Google may be the dominant search engine in much of the world, but that doesn't mean it's perfect. To the contrary: there are plenty of examples which indicate that Google struggles to detect even the most unsophisticated web spam, and as a result is driving its users to sites that they'd probably rather not go.
Increasingly, Google's flaws in this area are attracting attention. While it's not yet clear if the attention is a reflection of the fact that consumers are finding that Google's results aren't meeting expectations or an indication that Google's glow has simply worn off, it is clear that Google has a lot to lose if it doesn't pay attention to web spam.
And pay attention to web spam it seems to be doing. Yesterday, Barry Schwartz at Search Engine Roundtable detailed how Google appears to be engaging in a more proactive enforcement effort using Google Webmaster Tools:
In early December, Google started sending out notices of doorway pages via Google Webmaster Tools and now webmasters are receiving more spam notifications.
A paid WebmasterWorld thread has reports of Google warning over "unnatural links" and a Google Webmaster Help thread has reports of warnings over "cloaking". Both are against Google's Webmaster guidelines.
The email notices from Google, which Schwartz published, warn recipients that Google has found "unnatural" links and cloaked content. The emails remind the recipients about Google's Webmaster guidelines, and instruct them on how they can submit their sites for reconsideration.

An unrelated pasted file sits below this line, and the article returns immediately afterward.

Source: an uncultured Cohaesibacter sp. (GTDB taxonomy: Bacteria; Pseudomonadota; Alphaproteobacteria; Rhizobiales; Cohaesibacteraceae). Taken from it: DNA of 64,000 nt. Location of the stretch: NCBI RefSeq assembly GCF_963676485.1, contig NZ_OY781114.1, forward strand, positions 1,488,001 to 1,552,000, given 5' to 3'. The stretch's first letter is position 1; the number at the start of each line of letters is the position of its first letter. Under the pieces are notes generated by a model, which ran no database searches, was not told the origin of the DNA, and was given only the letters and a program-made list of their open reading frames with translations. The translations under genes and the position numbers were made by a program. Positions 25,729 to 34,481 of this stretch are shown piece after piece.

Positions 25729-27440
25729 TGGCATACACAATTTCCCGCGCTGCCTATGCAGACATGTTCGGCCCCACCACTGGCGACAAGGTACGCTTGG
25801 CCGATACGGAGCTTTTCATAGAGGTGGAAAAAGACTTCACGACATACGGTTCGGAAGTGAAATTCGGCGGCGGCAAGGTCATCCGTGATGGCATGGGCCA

Unfortunately, the email published which warns of unnatural links provides far less detail to recipients about what Google has detected than the cloaking email, which may make it difficult to locate the links in question and remove them to Google's satisfaction.
But nonetheless, the fact that Google is sending out these notifications to Google Webmaster Tools users is a good thing, and it provides another good reason for publishers to sign up for Google Webmaster Tools.
As Google itself notes in one of the emails, many times violations of Google's guidelines are a result of a hack. In many cases, publishers won't even know they've been hacked until they see their Google traffic drop off a cliff.
The real question, however, is just how effective Google can be in detecting and dealing with web spam, even with a more proactive approach. There are plenty of publishers who aren't signed up with Google Webmaster Tools, and the true measure of Google's efforts to deal with this increasingly large problem will not be how the search giant deals with small-time violations.
Rather, the true measure will be how Google address the inconvenient fact that major companies, many of whom also advertise with Google, are using web spam and forbidden techniques to boost their rankings.
Photo credit: Robert Scoble via Flickr.